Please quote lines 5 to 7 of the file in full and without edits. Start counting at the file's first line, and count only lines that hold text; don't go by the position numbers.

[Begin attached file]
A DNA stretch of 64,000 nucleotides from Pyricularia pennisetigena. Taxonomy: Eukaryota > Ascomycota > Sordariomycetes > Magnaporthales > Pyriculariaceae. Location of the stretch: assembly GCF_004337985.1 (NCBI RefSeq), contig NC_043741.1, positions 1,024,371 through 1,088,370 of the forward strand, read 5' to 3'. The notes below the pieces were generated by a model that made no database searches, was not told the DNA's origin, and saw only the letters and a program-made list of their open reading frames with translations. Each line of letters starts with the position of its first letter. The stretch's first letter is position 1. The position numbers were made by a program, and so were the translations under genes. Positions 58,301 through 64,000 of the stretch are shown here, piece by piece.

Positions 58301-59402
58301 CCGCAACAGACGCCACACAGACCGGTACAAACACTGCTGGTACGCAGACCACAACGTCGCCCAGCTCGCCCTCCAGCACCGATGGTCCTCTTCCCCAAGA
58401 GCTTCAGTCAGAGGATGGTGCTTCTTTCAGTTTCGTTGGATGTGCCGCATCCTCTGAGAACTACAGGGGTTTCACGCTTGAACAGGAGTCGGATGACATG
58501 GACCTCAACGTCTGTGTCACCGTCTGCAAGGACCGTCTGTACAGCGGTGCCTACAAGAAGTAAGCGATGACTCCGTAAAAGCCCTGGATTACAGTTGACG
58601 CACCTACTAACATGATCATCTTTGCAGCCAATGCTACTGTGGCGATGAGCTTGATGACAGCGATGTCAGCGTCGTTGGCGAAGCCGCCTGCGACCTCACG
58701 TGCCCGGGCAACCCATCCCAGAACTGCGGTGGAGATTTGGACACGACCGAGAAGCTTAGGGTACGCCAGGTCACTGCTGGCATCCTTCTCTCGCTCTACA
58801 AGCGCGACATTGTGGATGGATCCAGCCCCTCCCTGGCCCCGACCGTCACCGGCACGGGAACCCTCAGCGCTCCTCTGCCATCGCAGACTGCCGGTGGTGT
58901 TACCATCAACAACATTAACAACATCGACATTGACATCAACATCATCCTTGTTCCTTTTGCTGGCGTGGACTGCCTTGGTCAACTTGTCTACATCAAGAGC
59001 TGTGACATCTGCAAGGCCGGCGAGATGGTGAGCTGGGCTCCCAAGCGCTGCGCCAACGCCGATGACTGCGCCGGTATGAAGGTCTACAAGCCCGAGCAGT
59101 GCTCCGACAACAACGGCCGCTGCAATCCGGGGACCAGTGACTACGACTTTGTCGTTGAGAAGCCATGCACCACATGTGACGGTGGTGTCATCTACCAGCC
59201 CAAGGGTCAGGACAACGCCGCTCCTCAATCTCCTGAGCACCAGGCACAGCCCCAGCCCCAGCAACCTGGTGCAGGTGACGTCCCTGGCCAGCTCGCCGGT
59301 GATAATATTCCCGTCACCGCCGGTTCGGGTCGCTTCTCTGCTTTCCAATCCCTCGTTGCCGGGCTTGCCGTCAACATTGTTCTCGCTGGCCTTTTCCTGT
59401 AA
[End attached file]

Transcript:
58501 GACCTCAACGTCTGTGTCACCGTCTGCAAGGACCGTCTGTACAGCGGTGCCTACAAGAAGTAAGCGATGACTCCGTAAAAGCCCTGGATTACAGTTGACG
58601 CACCTACTAACATGATCATCTTTGCAGCCAATGCTACTGTGGCGATGAGCTTGATGACAGCGATGTCAGCGTCGTTGGCGAAGCCGCCTGCGACCTCACG
58701 TGCCCGGGCAACCCATCCCAGAACTGCGGTGGAGATTTGGACACGACCGAGAAGCTTAGGGTACGCCAGGTCACTGCTGGCATCCTTCTCTCGCTCTACA